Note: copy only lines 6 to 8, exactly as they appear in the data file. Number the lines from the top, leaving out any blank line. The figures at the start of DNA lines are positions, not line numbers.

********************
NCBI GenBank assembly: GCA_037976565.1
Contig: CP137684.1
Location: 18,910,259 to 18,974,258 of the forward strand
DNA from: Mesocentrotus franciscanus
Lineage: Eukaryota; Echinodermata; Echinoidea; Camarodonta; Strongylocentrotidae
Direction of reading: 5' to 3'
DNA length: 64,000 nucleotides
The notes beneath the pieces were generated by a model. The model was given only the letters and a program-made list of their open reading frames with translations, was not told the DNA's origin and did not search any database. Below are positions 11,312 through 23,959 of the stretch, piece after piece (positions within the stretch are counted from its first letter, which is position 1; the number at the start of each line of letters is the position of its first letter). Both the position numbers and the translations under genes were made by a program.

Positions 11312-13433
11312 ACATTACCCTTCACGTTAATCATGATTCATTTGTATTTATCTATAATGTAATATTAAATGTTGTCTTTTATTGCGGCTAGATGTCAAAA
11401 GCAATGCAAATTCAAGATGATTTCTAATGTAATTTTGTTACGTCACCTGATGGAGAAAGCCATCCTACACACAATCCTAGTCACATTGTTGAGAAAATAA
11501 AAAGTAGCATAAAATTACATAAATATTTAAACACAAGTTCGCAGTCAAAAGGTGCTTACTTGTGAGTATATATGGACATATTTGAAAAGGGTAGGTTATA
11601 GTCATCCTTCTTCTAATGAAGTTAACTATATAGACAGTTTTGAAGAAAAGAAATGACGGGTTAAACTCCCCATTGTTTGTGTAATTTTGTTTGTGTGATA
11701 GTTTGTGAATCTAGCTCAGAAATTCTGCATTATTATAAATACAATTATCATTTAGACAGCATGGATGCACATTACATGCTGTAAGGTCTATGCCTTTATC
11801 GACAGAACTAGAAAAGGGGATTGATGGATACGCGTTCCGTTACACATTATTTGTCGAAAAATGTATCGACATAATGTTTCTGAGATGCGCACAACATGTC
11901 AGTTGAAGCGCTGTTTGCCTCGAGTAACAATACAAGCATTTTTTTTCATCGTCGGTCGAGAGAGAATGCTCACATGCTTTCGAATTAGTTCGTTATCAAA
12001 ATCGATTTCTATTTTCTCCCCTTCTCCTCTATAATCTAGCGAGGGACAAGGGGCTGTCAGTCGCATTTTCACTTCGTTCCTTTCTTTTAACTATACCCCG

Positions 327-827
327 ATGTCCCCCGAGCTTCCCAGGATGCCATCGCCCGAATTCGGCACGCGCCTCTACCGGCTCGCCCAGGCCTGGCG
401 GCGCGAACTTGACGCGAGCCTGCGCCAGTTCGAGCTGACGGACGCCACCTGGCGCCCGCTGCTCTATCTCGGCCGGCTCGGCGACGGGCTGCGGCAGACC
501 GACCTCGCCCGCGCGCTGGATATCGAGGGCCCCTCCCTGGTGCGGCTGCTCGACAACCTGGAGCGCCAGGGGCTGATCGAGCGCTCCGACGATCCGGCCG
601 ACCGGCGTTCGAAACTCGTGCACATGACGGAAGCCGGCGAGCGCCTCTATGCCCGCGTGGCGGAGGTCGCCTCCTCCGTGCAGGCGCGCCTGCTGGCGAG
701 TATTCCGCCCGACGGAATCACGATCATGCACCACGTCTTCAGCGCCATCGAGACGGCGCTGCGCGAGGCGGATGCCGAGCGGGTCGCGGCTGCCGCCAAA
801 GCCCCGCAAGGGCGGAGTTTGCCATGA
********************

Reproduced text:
Direction of reading: 5' to 3'
DNA length: 64,000 nucleotides
The notes beneath the pieces were generated by a model. The model was given only the letters and a program-made list of their open reading frames with translations, was not told the DNA's origin and did not search any database. Below are positions 11,312 through 23,959 of the stretch, piece after piece (positions within the stretch are counted from its first letter, which is position 1; the number at the start of each line of letters is the position of its first letter). Both the position numbers and the translations under genes were made by a program.